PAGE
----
Ever feel like you're not cut out to be a mom? I feel like that about once a month. If you're like me, and you have any form of anxiety, parenting will often feel way too overwhelming. There's so much pressure to be a good parent and a great mom, and so much internal competition and compensation for your own shortcomings. Obviously, parents want the best for their children. They want to give their children things they never had. They want to do things with their children that they were never able to do. They want their children to experience everything they never experienced. And because of this internal pressure and guilt and external judgement, parents sometimes feel like it's all just too much, all at once.
A few weeks ago, my daughter woke up sick in the middle of the night. She threw up numerous times, the first time all over her bed. As I was cleaning her up in the shower, my husband was stripping her sheets and throwing her bedding in the laundry. I washed her hair and got her dressed, then I bleached the entire bathroom (taking breaks every few minutes to run back to my daughter and hold her hair as she threw up over and over again). It took my husband and I over an hour to make sure everything was cleaned and in the laundry. As soon as we all settled down, my son woke up, started throwing up, and the cycle started once again. We all slept on the bathroom floor that night, the kids next to each other, and my husband and I at their feet with buckets in hand. That was a rough night, to say the least.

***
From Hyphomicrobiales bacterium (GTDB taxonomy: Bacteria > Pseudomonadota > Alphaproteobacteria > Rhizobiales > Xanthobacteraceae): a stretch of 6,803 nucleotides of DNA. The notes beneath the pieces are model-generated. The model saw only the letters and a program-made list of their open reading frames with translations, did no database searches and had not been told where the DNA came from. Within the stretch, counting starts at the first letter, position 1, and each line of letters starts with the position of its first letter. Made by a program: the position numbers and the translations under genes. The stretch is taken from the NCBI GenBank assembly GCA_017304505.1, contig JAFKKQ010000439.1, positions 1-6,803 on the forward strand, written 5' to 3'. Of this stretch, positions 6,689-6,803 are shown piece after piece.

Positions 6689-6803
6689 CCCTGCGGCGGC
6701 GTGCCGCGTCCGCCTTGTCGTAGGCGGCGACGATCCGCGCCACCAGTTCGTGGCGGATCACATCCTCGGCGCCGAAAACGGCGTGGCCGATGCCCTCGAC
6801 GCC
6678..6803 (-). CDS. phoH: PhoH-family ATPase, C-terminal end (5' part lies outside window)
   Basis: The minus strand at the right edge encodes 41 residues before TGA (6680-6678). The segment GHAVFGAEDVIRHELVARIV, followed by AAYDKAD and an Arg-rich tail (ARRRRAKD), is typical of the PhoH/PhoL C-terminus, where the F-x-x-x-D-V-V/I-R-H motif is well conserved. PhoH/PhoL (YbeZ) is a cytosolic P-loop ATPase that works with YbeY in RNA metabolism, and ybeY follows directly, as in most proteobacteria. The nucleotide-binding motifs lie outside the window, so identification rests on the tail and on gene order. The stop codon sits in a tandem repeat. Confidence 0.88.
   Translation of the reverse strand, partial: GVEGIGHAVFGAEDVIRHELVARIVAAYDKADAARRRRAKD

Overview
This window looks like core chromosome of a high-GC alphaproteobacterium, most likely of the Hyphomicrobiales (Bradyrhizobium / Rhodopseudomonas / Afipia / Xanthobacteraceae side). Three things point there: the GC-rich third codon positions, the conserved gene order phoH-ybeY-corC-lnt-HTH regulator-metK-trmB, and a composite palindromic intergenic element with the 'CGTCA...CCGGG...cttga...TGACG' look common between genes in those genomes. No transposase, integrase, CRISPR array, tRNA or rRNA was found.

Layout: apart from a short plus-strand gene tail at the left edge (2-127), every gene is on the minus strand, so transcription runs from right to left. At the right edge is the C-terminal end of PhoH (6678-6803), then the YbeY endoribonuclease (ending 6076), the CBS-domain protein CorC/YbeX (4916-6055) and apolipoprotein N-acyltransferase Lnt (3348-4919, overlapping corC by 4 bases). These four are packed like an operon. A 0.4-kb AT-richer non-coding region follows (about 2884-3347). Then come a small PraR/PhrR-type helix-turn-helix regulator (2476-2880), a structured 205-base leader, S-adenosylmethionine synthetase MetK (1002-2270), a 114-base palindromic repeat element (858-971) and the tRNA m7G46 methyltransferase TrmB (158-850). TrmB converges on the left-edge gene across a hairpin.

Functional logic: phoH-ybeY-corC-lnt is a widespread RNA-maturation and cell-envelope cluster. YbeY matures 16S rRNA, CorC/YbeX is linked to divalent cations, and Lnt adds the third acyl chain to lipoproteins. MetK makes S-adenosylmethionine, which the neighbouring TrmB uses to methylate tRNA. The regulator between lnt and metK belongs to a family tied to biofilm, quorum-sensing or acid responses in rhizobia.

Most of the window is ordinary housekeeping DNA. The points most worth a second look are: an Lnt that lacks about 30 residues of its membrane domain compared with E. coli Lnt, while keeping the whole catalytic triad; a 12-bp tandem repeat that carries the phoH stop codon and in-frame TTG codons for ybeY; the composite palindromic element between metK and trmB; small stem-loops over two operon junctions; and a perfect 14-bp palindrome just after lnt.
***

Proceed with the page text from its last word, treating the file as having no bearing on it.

That night was one of so many when I felt like just throwing in the towel and calling it a day. I felt like I needed a week to recuperate, but of course, I didn't have a week. I didn't have even a day, because the next morning we all woke up and the kids were feeling better and they wanted to run around and have fun and I just wanted to disappear into the couch and go missing for just a few days.
When You First Come Home From The Hospital